again, i dont know your circumstances. but i do know a few friends who worked unpaid all summer, did something of value for the firm, went to the person in charge and said "look, I did this, this, and this, and i really need some money." and they were quick to cut them a 4 figure check. like i said tho, theyre not going to pay you to just hang around and shadow them.

John Tabacco's raw, unique market commentary based on real information from real short sellers:
http://www.TheDailyShortReport.com

Jun 15, 2010
blong131:

again, i dont know your circumstances. but i do know a few friends who worked unpaid all summer, did something of value for the firm, went to the person in charge and said "look, I did this, this, and this, and i really need some money." and they were quick to cut them a 4 figure check. like i said tho, theyre not going to pay you to just hang around and shadow them.

This is why I'm not going to make it the corporate world. I have a weird sense of what's reasonable. Signing up for an unpaid internship and then asking for money at the end? That's just grimey to me. He knew what the deal was when he accepted the job. I wish I would be a manager in that position and someone tried me like that, I'm a nice guy, but homie would get clowned with the quickness. I would have said "If we wanted to pay people, we would have made it a paid internship".

Jun 15, 2010

It's hard to control how much in student loans one has, especially if you're focused on your education. Yes, some people are smart and efficient enough to be able to work and still get good grades in college, but some need that time to really bear down on the books. I think the payoff of a colllege degree is worth it, in the majority of cases.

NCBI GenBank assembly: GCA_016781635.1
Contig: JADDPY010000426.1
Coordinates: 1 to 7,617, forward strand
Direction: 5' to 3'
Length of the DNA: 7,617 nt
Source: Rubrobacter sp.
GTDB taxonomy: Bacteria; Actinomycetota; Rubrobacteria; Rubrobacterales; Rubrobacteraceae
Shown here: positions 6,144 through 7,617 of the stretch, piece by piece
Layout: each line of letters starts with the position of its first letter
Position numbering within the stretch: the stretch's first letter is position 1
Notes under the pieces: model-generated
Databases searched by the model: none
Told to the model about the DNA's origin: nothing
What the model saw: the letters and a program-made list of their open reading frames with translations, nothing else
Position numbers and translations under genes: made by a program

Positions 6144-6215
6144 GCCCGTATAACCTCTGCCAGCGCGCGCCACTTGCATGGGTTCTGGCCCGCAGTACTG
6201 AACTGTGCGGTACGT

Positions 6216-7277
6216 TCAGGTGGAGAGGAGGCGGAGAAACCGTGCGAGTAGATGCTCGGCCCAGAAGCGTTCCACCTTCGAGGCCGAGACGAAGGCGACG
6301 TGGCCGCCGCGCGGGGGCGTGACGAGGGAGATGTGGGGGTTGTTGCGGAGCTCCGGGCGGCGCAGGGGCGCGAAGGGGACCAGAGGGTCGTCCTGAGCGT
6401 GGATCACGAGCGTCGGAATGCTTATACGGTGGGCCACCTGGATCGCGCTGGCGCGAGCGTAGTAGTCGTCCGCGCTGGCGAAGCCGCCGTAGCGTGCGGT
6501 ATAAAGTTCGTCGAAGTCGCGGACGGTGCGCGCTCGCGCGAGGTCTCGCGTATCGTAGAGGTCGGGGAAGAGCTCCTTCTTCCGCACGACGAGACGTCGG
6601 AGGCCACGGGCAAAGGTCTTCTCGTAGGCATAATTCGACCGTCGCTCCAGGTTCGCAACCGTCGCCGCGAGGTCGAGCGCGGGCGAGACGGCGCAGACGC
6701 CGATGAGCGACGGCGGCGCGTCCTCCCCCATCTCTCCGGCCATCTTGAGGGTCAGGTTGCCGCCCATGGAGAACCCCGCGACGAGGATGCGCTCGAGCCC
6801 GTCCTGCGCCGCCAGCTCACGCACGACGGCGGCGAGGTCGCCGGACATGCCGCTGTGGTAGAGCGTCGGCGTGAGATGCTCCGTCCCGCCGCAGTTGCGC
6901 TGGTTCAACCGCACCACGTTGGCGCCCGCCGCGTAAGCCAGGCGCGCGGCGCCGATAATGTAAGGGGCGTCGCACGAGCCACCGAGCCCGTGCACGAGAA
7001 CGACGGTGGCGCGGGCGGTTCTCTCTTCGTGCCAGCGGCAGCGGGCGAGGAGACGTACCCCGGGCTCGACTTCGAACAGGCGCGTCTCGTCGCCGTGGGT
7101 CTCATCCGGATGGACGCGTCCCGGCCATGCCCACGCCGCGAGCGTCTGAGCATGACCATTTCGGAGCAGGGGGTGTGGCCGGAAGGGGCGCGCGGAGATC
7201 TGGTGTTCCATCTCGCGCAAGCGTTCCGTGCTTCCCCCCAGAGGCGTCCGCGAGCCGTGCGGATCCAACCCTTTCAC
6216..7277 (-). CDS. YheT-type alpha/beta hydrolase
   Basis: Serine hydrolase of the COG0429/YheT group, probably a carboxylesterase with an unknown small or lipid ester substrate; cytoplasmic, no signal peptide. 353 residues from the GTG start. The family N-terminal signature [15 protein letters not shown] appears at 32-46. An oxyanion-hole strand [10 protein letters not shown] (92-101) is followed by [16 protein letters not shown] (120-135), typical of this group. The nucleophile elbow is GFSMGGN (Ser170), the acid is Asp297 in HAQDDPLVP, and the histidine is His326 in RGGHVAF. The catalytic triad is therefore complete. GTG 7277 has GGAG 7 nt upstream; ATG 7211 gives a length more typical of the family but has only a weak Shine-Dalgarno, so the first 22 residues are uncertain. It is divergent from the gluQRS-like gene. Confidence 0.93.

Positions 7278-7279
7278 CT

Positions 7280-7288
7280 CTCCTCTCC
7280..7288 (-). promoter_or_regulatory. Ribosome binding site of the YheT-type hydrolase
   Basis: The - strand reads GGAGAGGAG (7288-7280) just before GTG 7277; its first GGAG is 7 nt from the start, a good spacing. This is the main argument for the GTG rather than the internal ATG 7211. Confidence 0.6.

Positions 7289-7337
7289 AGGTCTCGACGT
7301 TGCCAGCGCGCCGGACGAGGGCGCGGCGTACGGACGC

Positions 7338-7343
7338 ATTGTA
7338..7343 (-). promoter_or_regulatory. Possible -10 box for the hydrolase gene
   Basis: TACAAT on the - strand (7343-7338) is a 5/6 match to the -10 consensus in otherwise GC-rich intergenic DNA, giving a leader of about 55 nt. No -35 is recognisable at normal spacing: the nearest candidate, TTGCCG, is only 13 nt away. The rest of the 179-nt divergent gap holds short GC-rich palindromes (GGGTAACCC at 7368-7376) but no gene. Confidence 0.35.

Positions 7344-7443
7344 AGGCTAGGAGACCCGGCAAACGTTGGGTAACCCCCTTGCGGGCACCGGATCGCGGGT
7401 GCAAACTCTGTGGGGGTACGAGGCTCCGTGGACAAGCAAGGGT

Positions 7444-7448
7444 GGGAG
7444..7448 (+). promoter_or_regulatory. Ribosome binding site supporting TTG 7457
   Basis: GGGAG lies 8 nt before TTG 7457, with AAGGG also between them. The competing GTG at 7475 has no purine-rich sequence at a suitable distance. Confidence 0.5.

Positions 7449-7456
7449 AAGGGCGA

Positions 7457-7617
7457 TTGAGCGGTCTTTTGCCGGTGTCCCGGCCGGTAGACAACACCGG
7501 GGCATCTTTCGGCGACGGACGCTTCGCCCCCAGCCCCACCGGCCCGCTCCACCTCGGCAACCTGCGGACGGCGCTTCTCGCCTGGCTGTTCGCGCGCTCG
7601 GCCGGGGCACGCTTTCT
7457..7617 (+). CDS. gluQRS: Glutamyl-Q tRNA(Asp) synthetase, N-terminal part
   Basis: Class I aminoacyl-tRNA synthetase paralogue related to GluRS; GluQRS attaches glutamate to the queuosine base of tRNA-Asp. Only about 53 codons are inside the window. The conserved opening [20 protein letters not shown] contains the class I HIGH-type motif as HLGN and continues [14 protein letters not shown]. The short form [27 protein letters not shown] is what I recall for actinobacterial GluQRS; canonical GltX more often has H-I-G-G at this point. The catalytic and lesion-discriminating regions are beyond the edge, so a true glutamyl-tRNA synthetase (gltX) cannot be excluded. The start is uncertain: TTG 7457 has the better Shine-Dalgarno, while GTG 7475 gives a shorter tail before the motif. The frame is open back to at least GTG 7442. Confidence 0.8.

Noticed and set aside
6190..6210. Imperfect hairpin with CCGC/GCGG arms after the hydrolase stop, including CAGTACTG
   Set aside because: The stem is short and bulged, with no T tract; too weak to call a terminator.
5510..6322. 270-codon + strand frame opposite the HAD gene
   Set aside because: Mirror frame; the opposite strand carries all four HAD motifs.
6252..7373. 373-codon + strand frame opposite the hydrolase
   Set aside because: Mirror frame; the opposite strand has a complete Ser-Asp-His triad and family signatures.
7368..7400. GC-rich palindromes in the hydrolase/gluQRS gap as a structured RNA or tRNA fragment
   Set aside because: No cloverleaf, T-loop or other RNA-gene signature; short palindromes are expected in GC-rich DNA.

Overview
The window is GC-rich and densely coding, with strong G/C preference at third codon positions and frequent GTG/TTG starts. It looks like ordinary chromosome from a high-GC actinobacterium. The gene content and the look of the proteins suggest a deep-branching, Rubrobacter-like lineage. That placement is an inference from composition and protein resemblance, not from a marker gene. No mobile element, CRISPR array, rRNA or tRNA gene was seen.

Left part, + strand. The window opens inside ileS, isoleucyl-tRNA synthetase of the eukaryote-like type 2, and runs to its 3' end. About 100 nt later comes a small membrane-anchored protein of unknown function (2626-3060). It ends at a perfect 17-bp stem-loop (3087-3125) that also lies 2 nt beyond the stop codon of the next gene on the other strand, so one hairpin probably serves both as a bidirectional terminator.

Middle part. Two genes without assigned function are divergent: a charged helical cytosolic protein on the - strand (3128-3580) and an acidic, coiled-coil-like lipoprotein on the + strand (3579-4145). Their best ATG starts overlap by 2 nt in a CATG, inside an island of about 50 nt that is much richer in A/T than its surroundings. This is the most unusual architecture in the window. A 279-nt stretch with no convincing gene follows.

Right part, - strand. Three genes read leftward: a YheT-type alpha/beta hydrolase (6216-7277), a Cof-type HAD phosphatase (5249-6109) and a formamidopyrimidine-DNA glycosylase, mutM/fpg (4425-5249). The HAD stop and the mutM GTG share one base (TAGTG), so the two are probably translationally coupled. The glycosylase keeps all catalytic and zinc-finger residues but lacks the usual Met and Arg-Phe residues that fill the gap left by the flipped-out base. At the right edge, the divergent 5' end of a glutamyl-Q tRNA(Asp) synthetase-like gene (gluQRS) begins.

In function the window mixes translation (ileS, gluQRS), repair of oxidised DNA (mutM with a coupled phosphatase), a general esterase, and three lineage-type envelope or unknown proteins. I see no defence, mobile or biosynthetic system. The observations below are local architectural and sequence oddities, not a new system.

I was fortunate enough to have scholarships pay for my undergrad and grants/parents/internship money for grad school, but I still finished school with 2K in credit card debt, because my parents were adamant that I didn't work whle in school. I could have survived with the money I made during the summers, but then I would have missed out on road trips, throwing house parties, and rocking the flyest gear (which is a must if you wanna bag chicks at an HBCU). I paid down the 2K after graduation within 6 months, so it wasn't a big deal.

I've seen debt bring a lot of people down, but when used properly it does provide more financial flexibility. I think people have to prioritize and make wise decisions if they choose to use debt and have a plan for paying it off. Debt is sacrificing tomorrow's money for something today. Some cases it is worth it, in others it's a waste.

Jun 15, 2010

Great post Edmundo, I look forward to the rest of this series.

I've been working in the BO of a BB for the last year (during my junior year of school). I actually paid off some of my student debt earlier this year, and my parents told me I should just keep my money in savings so that I can have some liquid assets. They were actually a little upset that I paid down debt, because they think it'd be better if I had cash in the future to pay for rent/food/start up costs after grad. I guess its a different perspective. Either way, I appreciate the insight and advice.

Jun 15, 2010

LIBOR, it's a great idea to have a 3-month emergency fund set aside (6 months is ideal) before you throw everything you've got at your debt, so your folks aren't wrong. But kudos, dude, your head is definitely in the right place. Get that monkey off your back ASAP.

Jun 15, 2010

Great post! This is how I stay out of debt:

-- One credit card in my name. I use it for ALL of my purchases and pay off the entire balance every month. I do this because I get cash back. I've never paid a dime in interest and I've made hundreds off of cash back. I have no idea if the bank will continue to allow this, but I've haven't had any issues thus far.